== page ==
Tuesday, December 8, 2009

Top General, Ambassador Close Ranks Behind Obama’s Afghanistan Plan

Dec. 8, 2009 – 2:08 p.m.

The top U.S. military and civilian leaders in Afghanistan told skeptical lawmakers of both parties Tuesday that they support President Obama’s new strategy in the war there.

Republicans peppered the pair with questions about a July 2011 deadline to begin a drawdown of troops, while Democrats were edgy about the troop surge ordered by the president.

Army Gen. Stanley A. McChrystal, the commander of U.S. and allied forces in Afghanistan, and U.S. Ambassador to Afghanistan Karl W. Eikenberry faced questions from the House Armed Services Committee that were similar to those asked of the secretaries of State and Defense and the chairman of the Joint Chiefs of Staff last week.

Both men said they supported the president’s strategy to put an additional 37,000 U.S. and allied forces into Afghanistan within six months, and said they each participated closely in the process. McChrystal had originally wanted a larger deployment, while Eikenberry had opposed sending more U.S. forces.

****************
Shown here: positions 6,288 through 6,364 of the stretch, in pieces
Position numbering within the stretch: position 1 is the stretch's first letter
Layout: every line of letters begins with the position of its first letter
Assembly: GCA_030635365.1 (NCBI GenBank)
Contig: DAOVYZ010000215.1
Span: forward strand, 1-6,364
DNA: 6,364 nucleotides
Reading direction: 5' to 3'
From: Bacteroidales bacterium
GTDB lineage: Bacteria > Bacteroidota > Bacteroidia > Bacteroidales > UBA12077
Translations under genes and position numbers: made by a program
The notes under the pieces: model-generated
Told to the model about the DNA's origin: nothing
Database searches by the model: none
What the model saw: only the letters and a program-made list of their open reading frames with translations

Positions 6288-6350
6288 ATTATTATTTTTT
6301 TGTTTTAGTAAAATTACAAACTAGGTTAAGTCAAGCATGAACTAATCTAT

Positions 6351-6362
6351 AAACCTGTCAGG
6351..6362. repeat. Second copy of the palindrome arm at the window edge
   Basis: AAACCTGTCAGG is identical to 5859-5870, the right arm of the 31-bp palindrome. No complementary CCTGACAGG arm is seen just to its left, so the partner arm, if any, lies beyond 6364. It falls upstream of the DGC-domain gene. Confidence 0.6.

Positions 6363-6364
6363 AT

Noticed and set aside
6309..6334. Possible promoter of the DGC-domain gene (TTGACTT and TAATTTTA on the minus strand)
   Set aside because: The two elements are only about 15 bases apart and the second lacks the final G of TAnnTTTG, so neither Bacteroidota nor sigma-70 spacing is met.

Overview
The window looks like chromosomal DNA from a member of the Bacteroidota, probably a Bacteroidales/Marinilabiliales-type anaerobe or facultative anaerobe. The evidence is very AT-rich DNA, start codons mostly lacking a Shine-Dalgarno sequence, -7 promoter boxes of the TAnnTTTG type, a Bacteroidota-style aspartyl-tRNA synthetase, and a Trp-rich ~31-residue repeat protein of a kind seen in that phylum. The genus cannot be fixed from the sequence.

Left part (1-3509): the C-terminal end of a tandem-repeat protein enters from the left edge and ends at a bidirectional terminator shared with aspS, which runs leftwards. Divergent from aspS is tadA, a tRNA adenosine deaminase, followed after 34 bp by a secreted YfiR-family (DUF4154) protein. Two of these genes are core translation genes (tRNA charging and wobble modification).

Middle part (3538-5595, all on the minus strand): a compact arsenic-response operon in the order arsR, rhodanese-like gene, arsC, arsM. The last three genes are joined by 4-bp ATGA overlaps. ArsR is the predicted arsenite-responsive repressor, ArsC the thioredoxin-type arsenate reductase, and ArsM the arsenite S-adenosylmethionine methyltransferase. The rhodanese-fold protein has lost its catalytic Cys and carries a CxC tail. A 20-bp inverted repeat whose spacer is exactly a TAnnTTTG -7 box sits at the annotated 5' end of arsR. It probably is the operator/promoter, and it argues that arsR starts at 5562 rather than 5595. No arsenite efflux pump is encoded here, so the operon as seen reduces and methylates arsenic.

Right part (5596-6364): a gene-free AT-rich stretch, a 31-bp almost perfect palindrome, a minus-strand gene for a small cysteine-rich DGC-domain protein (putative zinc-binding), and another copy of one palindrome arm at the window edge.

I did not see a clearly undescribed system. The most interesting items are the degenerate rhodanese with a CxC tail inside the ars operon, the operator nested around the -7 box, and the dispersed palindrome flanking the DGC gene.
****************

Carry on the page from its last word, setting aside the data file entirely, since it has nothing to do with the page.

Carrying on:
Neither expressed any reservations about the approach chosen by Obama.“I believe we will absolutely be successful,” McChrystal said. Nonetheless Republicans pointedly tried to draw out McChrystal about the risks a timeline might cause.

Howard P. “Buck” McKeon of California, ranking Republican on the panel, asked, “In your judgment, does the deployment of 30,000 troops to the Eastern and Southern parts of the country and the 18-month timeline provide the least risk and most opportunity for success compared to the other options you gave to the commander in chief?”

McChrystal’s response was that “nothing” was without risk. But he said he thought the plan carried “appropriate risk.”

“In the long term, what, in fact, we have done is provided the Afghans the assurance that we are going to be strategic partners with them,” he said. “Now, that likely will not involve combat forces. It would involve different things over time. But it’s a very important part of the long-term commitment to them.

“I believe for this 18 months we’re going to make tremendous progress against this while we simultaneously grow Afghanistan’s capacity to provide for its own security.”

When asked by Silvestre Reyes , D-Texas, for clarity about the July 2011 date, McChrystal said he did not see it as a deadline, but just a “natural part of what we are doing.” He said withdrawals would begin at that point, but those withdrawals would be based on conditions on the ground.

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